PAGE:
Expect to get the following capabilities to evaluate calendaring and docketing software:
Email integration : Integrating with common email platforms, having Microsoft Outlook and Gmail. Users create calendar events or tasks directly from email and give view appointments throughout the devices.
Task management : Reviewing cases and creating task lists encompassing action items to be completed by the attorney and firm staff and bringing the case to a close. Assigning to users and scheduling due dates. Saving task lists for easily loading workflows.
Calendar management : Viewing tasks, appointments, meetings and docketing items by day, week, month or year. Scheduling due dates in accordance with court rules. Filtering by attorney, case file or client. Linking related events and whether there is rescheduling, where due dates for related events will shift.
Document management : Uploading, sharing and attaching files to cases in a secure format. Using versioning to view and wherever necessary, restoring previous versions. Accessing controls to dictate who can access, change and help in sharing files.
Case management : Storing and retrieving case information having documents, contact information, tasks and schedules, in a centralized and easily searchable database. Checking for conflicts of interest and limitations.
Court rules/ rules-based scheduling : Importing court-specified due dates for different tasks relating to cases by jurisdiction from a database. Setting up rules for events or category for dates are auto-generated when event is selected.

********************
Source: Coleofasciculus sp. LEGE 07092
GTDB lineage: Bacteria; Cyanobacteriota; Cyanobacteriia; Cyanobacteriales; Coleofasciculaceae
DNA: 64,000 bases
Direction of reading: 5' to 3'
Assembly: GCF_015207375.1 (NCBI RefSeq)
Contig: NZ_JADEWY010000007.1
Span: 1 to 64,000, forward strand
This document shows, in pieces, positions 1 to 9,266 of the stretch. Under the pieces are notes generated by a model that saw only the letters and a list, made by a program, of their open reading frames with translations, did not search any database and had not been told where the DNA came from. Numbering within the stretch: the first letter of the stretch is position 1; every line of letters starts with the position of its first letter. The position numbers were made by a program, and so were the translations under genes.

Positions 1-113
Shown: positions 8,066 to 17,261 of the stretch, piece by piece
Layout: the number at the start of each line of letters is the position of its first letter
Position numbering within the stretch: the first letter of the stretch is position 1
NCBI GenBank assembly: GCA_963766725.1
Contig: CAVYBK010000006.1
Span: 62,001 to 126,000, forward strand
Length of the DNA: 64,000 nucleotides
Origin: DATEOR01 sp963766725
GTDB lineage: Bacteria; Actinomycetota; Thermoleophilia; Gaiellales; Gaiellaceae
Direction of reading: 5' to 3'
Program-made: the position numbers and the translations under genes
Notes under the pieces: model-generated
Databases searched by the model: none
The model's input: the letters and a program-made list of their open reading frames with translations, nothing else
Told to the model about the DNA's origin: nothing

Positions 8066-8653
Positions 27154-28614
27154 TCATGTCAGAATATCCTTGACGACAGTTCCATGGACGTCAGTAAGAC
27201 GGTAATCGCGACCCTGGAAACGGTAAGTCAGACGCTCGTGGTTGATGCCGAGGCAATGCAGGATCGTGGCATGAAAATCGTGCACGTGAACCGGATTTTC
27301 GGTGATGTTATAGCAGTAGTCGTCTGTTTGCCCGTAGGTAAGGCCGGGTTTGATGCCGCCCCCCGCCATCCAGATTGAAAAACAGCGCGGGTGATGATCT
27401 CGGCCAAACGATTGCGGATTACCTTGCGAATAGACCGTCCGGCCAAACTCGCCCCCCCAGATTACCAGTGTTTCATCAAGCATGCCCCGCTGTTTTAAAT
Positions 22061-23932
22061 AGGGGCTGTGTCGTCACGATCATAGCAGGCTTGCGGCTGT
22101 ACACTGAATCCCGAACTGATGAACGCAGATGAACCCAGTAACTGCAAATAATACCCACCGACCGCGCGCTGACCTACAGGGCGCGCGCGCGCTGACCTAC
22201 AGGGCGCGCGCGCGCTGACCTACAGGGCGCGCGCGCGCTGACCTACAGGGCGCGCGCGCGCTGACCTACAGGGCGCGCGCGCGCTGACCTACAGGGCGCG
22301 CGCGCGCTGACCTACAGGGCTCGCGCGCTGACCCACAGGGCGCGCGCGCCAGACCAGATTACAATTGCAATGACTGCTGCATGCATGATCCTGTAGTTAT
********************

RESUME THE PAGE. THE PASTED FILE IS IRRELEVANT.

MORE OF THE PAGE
Automatic reminders : Scheduling notifications for reminding assigned users of upcoming deadlines for case-related tasks. Setting up alerts with enough lead time so the task can be completed and logged.
Audit Trail : Saving a history of calendaring and docketing action-items, a history of reminders sent out about tasks and “read” receipts for tasks. The audit trail protecting firm and attorney in the event of a malpractice case and keeping users compliant with regulations.
Solo practice : Looking for email integration with task management, a shared calendar tool, and matter management.
Small practice : Everything that comes with solo attorney plus look for case management software including calendaring, docketing and document management.
Midsize practice : Everything for the small practice with time keeping and a legal billing solution.
Large law firm : Large law firms will require a comprehensive practice management software, geared toward their specific practice area.
Legal management software user report found that the number one function law firms automate with software is calendar and docketing. It’s not hard to see why based on the percentage of malpractice claims resulting from calendar and docket issues. Specific calendar and docket requires of firm may vary based on practice area. Common case-related calendar and docket tasks for various practice areas have:
Litigation: Court filings, court dates and appearances, discovery dates, pleading deadlines and opposing party deadlines.
Patent, copyright or trademark: Deadlines for dates of annuity, filing applications, and maintenance payments.
Real estate: Deadlines for loans, contracts, inspection dates, closing dates and notification dates.
Corporate/commercial: Annual meetings and deadlines for tax returns, regulatory filings and financial statements.